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I've run into a problem where I'm getting two printouts of my /etc/motd file on Gentoo Linux. sshd is doing one of the printouts, and I can toggle that by configuring /etc/ssh/sshd_config, but I can't find out who's printing the second copy. I can't disable sshd from printing out the motd due to an audit requirement. I'm running the bash shell, for what it's worth

Any ideas who's printing the second copy? I don't think it's bash, as when I change /etc/passwd to use /bin/ksh for my shell, I still get the motd displayed.

It's not /etc/issue, as that contains the string "This is \n (\s \m \r) (\l)", which is printed only when you're sitting in front of the machine.

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10 Answers 10

up vote 7 down vote accepted

Looks like the answer was in the /etc/pam.d/login and /etc/pam.d/system-login files. I had to comment out the pam_motd.so lines.

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I had this problem when logging in locally; one printout from PAM and one from login. In this case you could also keep the PAM config and create a ~/.hushlogin file (see man login). – fwalch Jul 28 '12 at 11:50

Are you login from SSH connection??.. If so, maybe you must enable and set to no the key "PrintMotd No" on your sshd_config file and restart the service...

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Worked for me. Worth noting that this can also be the case if the last login message appears twice although it is PrintLastLog instead of PrintMotd. It seemingly happens because both SSHd and PAM prints the lastlog and the motd on login, so it happens twice. – Time Sheep Apr 15 '14 at 23:01

I had this problem too, and what was troubling to me was not the double-motd, it was the double "Last login" lines with the second referring back to the login event just above it.

I thought it might indicate foul play of some sort, as if my login were being re-directed or piped through some spyware or something.

Here is what the bottom 5 lines of my /etc/pam.d/system-login looks like:

session         required        pam_env.so
#session        optional        pam_lastlog.so
session         include         system-auth
#session        optional        pam_motd.so motd=/etc/motd
session         optional        pam_mail.so

Note the commented-out lines. Everything works as expected now. Thanks, Daniel.

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Also check out /etc/issue, some systems print both and they might just contain the same text. Note that I don't use gentoo so this might not be the case.

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In addition to commenting out the pam_motd.so lines, don't forget to also comment out the following lines in /etc/pam.d/login and /etc/pam.d/system-login:

session optional pam_lastlog.so

Like this, the "last login" line gets printed once instead of twice.

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I think it would make more sense to make sure that the only component that prints MOTD is PAM. This way you can disable it everywhere else and still comply with your audit requirement.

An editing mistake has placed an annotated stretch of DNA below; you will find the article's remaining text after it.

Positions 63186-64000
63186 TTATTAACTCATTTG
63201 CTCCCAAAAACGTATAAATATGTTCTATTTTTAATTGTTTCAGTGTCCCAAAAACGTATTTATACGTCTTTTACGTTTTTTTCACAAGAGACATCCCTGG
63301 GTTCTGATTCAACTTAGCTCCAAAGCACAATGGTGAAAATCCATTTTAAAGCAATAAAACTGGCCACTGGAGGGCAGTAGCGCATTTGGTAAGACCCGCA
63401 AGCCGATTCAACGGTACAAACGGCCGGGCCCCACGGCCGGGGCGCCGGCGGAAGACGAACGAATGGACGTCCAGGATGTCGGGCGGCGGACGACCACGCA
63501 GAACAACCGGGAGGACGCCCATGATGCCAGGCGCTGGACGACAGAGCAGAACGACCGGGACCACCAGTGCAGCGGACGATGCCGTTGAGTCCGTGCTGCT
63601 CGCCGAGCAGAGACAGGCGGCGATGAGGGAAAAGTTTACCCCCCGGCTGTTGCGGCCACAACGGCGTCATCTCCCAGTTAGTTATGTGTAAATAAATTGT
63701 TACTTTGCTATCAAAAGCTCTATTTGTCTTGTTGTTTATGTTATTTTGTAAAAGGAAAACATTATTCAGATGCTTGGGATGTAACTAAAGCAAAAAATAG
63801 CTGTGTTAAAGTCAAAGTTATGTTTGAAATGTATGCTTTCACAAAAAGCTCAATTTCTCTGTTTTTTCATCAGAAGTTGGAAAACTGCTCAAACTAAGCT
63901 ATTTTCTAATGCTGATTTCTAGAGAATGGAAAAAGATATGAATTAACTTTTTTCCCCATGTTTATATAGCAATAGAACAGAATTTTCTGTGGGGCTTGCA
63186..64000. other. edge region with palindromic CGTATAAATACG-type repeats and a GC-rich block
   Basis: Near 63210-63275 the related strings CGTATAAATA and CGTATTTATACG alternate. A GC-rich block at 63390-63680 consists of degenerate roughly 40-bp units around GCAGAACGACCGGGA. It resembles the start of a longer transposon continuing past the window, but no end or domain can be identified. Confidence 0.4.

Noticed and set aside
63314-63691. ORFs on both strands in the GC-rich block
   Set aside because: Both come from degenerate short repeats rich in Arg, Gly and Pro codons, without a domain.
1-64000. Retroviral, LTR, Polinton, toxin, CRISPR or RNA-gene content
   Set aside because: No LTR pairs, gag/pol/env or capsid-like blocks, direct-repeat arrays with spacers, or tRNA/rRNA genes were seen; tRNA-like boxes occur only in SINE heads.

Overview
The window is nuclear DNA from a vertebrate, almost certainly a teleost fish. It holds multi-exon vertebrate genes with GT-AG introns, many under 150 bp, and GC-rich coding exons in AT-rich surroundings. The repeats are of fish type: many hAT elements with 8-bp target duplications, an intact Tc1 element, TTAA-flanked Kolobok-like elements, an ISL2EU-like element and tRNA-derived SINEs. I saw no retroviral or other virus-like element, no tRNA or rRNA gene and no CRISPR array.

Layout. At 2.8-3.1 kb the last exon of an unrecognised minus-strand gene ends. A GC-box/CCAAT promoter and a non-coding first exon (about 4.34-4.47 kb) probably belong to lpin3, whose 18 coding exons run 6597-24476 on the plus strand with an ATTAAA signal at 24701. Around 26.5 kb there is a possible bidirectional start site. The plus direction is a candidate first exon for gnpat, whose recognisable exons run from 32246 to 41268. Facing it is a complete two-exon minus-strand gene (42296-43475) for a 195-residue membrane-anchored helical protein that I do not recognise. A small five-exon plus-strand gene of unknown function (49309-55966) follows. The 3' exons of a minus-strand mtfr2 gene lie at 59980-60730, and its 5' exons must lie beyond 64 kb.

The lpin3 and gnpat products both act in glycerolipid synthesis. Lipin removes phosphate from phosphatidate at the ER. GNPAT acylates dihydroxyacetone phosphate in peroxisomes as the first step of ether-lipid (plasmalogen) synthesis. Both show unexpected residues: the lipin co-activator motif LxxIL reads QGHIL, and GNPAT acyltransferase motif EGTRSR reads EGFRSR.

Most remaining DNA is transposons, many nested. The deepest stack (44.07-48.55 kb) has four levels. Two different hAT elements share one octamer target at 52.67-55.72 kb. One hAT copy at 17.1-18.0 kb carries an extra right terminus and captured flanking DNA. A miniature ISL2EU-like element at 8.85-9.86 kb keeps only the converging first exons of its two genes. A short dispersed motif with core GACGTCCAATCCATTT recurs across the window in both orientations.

Just my $0.02.

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When I had this problem, I learned it was a combination of settings active when the system had been issued to me. The first copy of the message was printed before SSH authentication happened, and was due to SSH's Banner option being set in sshd_config:

Banner /etc/motd

A misuse of MOTD more than a misuse of Banner.

The second copy of the message was printed because in its default configuration, SSH prints the MOTD upon login. I disable that by setting PrintMotd:

PrintMotd no
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It is probably being done from the shell itself. Check the global profile and bashrc to see if this might be the case.

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To allow only the pam_motd.so module to print the motd set the MOTD variable in /etc/login.defs to an empty string.


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I had the same issue with Ubuntu 15.04 and SSHD configured to use PAM Authentication. My server was sending two MOTD. I managed to make it work nicely by letting SSHD refreshing the MOTD at each login. This is done by editing /etc/pam.d/sshd and removing/commenting the line which says noupdate.

# Print the message of the day upon successful login.
# This includes a dynamically generated part from /run/motd.dynamic
# and a static (admin-editable) part from /etc/motd.
session    optional     pam_motd.so  motd=/run/motd.dynamic
#session    optional     pam_motd.so  noupdate

The drawback is that if the process of refreshing this message takes a while (or CPU time) logging in could waste some resource, appear to take a while or even timeout.

However, the basic default MOTD as configured out of the box in Ubuntu 15.04 should not cause trouble.

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